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OPENING TIMESTuesday – Saturday 10 am – 6.30 pm
OPENING TIMES Tue – Sat 10 am – 6.30 pm
Calle caotorta 3562 - 30124 san marco (VE)

The master glassmaker Archimede Seguso

The technical ability of Archimede Seguso as a master glass maker, combined with the genius of the designer, is recognized internationally. The 1950s represent years of research and innovation for him.

Among his inventions, the “lace” glass (1952) and the “feathers” glass (1956), which he develops by rediscovering the 18th-century filigree technique. ” Lace” glass artworks of incredible beauyt are preserved in the most important museums around the world. [For the detailed list of the museums hosting artworks by Archimede Seguso, we invite you to visit our website].

Few years before began the collaboration with Tiffany & Co, historic American brand, that continues until today. From the dialogue between Master Seguso and the various creative directors who followed one another at Tiffany & Co, iconic collections are born, the prototypes of which are preserved in the archives of the Glass Factory.


Archimede also collaborates with other artists and designers on the Italian and international scene: in 1952, with Giuseppe Santomaso, he elaborates a series of brightly colored handles for the doors of TELVE telephone booths, a prelude to the work of the large panel designed and built for the Cortina d’Ampezzo Ice Stadium on the occasion of the 1956 Winter Olympics; based on a design by Luigi Rincicotti, he creates ‘Il Gioco’, a sculpture exhibited at the 1967 Venice Biennale.
The Sixties continue to give impressive glass works, today point of contention among collectors. We remember the “Continuous Threads” (1962), the “Aleanti” (1964) , the “Superimposed colors and stripes ” (1966), the “Starry filigree” and the “Onions” (1968), all collections exhibited at the Venice Biennials.

Archimede, however, does not leave the ancient love for solid sculpture: he creates works such as “Head of a sleeping woman” (1971), connected to the high relief of “Sleeping Woman seated on a stool” (1951), “The Sprout” and “Double eclipse “(1986),” Head of Child “(1972) and “Head of women with hair in the wind”.

In 1982 he takes part in the exhibition of the 1000 year celebration of glass art in Venice at Palazzo Grassi and at the Correr Museum, with several sculptures and with the “Deposed Christ”: the artwork, housed in the Museum of the Basilica of San Marco in Venice until 2019, is now on display in the Museum of the Archimede Seguso Glass Factory in Murano, Fondamenta Serenella 18.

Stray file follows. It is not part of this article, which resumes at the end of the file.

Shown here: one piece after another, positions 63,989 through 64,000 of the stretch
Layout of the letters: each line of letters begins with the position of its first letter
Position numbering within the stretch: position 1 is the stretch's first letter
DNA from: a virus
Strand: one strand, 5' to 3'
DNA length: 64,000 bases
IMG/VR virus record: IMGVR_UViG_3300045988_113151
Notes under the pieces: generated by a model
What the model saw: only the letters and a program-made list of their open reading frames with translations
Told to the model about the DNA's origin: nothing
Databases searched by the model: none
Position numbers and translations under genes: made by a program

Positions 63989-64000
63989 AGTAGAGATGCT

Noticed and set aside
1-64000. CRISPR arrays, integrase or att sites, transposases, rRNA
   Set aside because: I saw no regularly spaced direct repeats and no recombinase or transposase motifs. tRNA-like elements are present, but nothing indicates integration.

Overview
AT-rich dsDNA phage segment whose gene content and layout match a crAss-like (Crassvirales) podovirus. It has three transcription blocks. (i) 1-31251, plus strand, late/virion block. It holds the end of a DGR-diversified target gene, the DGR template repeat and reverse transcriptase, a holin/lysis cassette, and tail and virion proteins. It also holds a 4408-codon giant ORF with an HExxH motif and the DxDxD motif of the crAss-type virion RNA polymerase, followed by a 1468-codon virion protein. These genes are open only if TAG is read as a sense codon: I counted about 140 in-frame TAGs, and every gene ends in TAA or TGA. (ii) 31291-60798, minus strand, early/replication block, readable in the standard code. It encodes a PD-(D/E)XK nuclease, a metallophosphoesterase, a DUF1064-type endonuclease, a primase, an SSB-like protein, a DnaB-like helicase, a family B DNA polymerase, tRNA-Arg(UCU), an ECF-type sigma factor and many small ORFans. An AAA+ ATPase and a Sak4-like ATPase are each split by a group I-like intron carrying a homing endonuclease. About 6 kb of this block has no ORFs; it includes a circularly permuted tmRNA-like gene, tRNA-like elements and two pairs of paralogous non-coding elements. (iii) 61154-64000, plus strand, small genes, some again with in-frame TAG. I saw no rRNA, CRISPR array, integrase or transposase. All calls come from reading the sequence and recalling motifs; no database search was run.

In 1989, to celebrate his 80th birthday, the Organization Save Venice and Tiffany&Co, honor him with a solo exhibition in New York entitled “The Master of Masters” at the boutique Tiffany & Co on the 5th Ave.

In 1990 another solo exhibition was presented at the Otaru Museum in Japan and in 1991, in Venice, the Municipality of Venice hosted “I Vetri di Archimede Seguso”, unique case in which the works of a living artist were exhibited in the Doge’s Palace. The exhibition has an unimaginable success and its opening is extended twice.

Sensitive to contingent facts, in 1992 he created “My Europe”, an obelisk in blown blue glass over two meters high which was exhibited in Luxembourg and in Liège, and that is housed today in the Archimede Seguso Artistic Glass Factory.
In the same year he created the “Dimanche Matin” collection, that has been chosen to inaugurate the Archimede Seguso Gallery in Venice, in Calle Caotorta San Marco 3562 [open map]

In the last years of life, Archimede’s inspiration gains new strength from researches on the use of color, such as the vases “Riflessi e Intarsi” (1990) and the “Carnevale” (1987/1989), but above all we love to remember the Collection “La Fenice “(1996), made of unique pieces different from each other in shape and color, through which Master Seguso describes the tragic event of the fire of the Venetian theater, that he experienced at a distance of 10 meters away from the blaze with the terror that the fire would reach his house. The story is also written by the internationally renowned American author John Berendt in the book ”The City of Falling Angels”, translated into more than 50 languages, where the writer narrates the period he spent in Venice to investigate the fact. Among the figures of the Venetian panorama, the character of Archimede Seguso stands out: we find him at the opening and closing of the book, in whose chapters the description of his family events is also intertwined. The portrait that emerges of Archimede is totally positive and arouses in the reader the affection for the “Master of Masters”, the innovative genius of XXth century Murano glass.

The experience of the master Archimede

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